IAEA Report On Syrian Nuclear Reactor Site
Posted by Atilla89 on November 24, 2008
Last year on September 6th, a suspected Syrian Nuclear reactor was destroyed by Israel. There has been a lot of controversy around the world whether this was an actual nuclear reactor or something else less sinister. Finally the IAEA (International Atomic Energy Agency) has published a report (which cannot be accessed by the general public) which decided that in spite of overwhelming evidence it will not make an ‘…unequivocal statement that the site housed a nuclear reactor under construction when it was destroyed on the night of September 6, 2007.’ The Institute for National Security Studies has penned a report stating that:
By leaving out these two elements [referring to the omitted technical details of the sampled uranium particles found in the vicinity of the Syrian reactor site], the report gave everyone what it wanted: Syria and its supporters could happily claim that there was no reactor at the site, while others could vary in their conclusions from uncertainty to firm belief that the destruction of the construction prevented or at least delayed Syria from acquiring a military nuclear capability. This ambiguity on the part of the IAEA should have been expected, since it is in line with its organizational culture – try to have something nice to say about member states.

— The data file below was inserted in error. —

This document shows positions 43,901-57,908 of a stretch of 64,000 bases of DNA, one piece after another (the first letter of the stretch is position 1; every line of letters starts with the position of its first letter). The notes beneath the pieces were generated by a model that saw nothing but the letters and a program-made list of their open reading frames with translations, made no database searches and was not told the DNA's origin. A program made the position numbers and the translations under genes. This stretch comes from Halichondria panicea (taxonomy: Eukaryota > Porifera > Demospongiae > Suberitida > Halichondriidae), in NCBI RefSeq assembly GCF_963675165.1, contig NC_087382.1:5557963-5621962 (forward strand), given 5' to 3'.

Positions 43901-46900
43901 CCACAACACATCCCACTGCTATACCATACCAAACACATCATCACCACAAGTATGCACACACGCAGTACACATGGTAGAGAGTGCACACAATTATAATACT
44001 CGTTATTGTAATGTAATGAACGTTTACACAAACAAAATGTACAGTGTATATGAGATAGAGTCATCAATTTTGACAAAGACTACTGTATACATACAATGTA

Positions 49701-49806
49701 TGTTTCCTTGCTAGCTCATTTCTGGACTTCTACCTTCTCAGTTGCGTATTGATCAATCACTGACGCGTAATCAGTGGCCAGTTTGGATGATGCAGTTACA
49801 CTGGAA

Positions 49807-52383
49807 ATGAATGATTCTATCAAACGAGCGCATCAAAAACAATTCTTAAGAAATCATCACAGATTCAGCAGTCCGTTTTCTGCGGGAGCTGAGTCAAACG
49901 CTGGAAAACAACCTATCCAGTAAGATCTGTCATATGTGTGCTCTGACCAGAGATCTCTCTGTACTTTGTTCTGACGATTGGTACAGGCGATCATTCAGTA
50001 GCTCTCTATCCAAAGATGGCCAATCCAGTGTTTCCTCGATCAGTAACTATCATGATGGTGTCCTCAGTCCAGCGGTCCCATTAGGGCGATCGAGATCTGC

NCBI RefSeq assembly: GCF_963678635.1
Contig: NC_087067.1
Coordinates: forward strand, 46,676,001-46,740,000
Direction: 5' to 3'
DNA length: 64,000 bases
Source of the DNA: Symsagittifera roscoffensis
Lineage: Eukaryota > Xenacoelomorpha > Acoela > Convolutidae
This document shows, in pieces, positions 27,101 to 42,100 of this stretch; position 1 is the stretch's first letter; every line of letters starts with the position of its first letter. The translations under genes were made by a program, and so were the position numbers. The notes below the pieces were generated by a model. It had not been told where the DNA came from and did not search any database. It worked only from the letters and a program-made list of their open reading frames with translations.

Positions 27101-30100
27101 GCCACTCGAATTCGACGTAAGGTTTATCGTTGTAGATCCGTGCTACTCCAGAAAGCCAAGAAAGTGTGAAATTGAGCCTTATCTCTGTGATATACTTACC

It should be now very clear to everyone just how toothless the IAEA really is, in fact, I believe that it should be dismantled and replaced by an organisation that has more power to actively search out suspected nuclear reactor sites in states that have finished or are currently building them. At the moment, all the IAEA can really do is inspect reactors that the host state has declared available for inspection. I’m sure you can now see where the problem lies. As you can see the problem of the IAEA can be clearly seen in its latest report to its Board of Governors:
“Regrettably, as a result of the lack of cooperation by Iran in connection with the alleged studies and other associated key remaining issues of serious concern, the Agency has not been able to make substantive progress on these issues.”
This was obviously part of the problem when trying to find out if Iraq in 2002/3 had Weapons of Mass Destruction or not.